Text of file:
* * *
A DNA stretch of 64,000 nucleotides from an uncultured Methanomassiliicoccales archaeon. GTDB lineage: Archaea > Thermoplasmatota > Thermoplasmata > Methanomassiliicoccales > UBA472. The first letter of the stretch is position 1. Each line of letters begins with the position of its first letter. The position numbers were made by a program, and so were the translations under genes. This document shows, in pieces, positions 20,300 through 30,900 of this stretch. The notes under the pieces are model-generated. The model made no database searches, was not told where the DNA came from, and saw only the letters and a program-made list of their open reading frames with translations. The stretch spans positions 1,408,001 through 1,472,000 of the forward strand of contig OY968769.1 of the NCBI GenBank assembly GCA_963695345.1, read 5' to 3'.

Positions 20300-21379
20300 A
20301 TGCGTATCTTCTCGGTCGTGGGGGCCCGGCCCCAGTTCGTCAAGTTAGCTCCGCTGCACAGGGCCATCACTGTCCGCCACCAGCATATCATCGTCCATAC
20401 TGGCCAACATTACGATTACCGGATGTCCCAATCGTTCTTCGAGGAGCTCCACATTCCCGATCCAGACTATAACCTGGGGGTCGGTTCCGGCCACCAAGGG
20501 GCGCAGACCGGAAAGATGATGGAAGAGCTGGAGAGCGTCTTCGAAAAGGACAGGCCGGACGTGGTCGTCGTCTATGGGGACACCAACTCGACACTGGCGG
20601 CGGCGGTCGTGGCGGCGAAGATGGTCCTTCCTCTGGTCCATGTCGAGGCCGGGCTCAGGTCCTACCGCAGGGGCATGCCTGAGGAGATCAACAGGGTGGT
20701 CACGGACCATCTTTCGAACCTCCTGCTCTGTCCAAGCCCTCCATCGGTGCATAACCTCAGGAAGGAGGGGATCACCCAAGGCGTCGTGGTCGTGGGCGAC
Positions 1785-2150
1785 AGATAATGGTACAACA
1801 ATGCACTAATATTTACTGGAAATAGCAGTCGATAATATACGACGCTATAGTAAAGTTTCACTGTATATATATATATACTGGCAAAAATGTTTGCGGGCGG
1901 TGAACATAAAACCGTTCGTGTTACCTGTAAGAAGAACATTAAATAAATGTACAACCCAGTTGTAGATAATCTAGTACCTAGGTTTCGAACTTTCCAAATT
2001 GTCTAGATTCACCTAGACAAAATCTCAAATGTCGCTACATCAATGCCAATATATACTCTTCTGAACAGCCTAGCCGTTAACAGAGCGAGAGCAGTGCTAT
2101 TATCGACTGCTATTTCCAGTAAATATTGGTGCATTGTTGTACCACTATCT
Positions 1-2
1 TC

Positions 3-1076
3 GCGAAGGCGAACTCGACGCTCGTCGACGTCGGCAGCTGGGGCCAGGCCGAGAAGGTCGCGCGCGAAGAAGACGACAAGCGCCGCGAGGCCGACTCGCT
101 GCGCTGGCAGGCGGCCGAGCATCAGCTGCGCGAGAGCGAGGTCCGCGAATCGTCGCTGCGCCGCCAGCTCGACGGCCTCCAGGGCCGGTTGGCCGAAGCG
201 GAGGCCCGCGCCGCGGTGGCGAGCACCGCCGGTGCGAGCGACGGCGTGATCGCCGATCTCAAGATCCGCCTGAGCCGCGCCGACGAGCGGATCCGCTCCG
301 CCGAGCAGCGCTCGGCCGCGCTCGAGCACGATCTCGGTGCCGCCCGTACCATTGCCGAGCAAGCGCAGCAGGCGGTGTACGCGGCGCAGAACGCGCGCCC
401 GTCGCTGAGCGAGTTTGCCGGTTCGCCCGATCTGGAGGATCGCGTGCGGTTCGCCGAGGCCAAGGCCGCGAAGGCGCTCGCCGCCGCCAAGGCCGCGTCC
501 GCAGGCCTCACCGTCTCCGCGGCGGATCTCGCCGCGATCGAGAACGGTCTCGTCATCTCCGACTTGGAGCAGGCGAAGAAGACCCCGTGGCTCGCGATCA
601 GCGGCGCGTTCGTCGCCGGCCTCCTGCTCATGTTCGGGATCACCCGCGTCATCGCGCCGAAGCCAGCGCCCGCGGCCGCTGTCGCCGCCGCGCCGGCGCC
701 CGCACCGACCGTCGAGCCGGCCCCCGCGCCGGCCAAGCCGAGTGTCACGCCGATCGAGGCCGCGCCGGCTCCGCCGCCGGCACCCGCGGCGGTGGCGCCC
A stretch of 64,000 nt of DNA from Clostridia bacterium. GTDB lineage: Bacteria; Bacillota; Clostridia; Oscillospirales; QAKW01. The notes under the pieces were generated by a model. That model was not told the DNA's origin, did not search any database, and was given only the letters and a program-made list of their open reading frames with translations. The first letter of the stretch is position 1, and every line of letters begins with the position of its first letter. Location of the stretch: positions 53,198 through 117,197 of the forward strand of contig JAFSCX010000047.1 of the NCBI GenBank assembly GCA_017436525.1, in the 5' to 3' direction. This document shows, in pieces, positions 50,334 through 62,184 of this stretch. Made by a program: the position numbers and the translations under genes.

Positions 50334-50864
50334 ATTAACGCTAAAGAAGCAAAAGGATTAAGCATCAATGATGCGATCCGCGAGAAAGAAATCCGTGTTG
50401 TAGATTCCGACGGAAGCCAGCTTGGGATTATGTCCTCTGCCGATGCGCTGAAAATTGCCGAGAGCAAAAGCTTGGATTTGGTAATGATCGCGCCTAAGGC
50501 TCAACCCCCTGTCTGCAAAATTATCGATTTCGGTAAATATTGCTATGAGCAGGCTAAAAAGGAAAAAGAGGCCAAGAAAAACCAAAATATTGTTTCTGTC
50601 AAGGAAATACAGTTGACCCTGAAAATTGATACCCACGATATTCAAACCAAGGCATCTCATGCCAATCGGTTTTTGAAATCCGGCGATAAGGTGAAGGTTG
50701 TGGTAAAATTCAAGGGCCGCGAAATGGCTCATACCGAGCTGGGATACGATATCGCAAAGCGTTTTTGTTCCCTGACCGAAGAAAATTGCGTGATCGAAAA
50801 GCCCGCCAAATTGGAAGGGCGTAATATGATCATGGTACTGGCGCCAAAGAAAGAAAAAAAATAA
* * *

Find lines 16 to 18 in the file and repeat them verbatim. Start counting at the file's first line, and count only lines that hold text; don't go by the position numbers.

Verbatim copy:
1 TC

Positions 3-1076
3 GCGAAGGCGAACTCGACGCTCGTCGACGTCGGCAGCTGGGGCCAGGCCGAGAAGGTCGCGCGCGAAGAAGACGACAAGCGCCGCGAGGCCGACTCGCT